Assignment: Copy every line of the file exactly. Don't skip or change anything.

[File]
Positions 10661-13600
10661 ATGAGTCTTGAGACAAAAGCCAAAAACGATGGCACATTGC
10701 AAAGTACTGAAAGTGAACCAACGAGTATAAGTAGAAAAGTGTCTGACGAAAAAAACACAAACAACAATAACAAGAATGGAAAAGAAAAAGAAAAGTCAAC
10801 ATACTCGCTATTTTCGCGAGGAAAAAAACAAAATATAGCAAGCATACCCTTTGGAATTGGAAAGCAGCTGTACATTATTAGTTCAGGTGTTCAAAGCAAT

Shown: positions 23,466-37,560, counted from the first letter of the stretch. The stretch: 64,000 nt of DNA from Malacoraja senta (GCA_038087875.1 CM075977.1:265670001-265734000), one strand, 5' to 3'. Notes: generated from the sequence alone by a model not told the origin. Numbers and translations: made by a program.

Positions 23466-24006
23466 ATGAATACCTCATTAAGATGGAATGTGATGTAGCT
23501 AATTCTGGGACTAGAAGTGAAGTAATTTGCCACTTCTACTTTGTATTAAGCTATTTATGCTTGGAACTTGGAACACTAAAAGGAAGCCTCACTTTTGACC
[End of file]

Positions 10661-13600
10661 ATGAGTCTTGAGACAAAAGCCAAAAACGATGGCACATTGC
10701 AAAGTACTGAAAGTGAACCAACGAGTATAAGTAGAAAAGTGTCTGACGAAAAAAACACAAACAACAATAACAAGAATGGAAAAGAAAAAGAAAAGTCAAC
10801 ATACTCGCTATTTTCGCGAGGAAAAAAACAAAATATAGCAAGCATACCCTTTGGAATTGGAAAGCAGCTGTACATTATTAGTTCAGGTGTTCAAAGCAAT

Shown: positions 23,466-37,560, counted from the first letter of the stretch. The stretch: 64,000 nt of DNA from Malacoraja senta (GCA_038087875.1 CM075977.1:265670001-265734000), one strand, 5' to 3'. Notes: generated from the sequence alone by a model not told the origin. Numbers and translations: made by a program.

Positions 23466-24006
23466 ATGAATACCTCATTAAGATGGAATGTGATGTAGCT
23501 AATTCTGGGACTAGAAGTGAAGTAATTTGCCACTTCTACTTTGTATTAAGCTATTTATGCTTGGAACTTGGAACACTAAAAGGAAGCCTCACTTTTGACC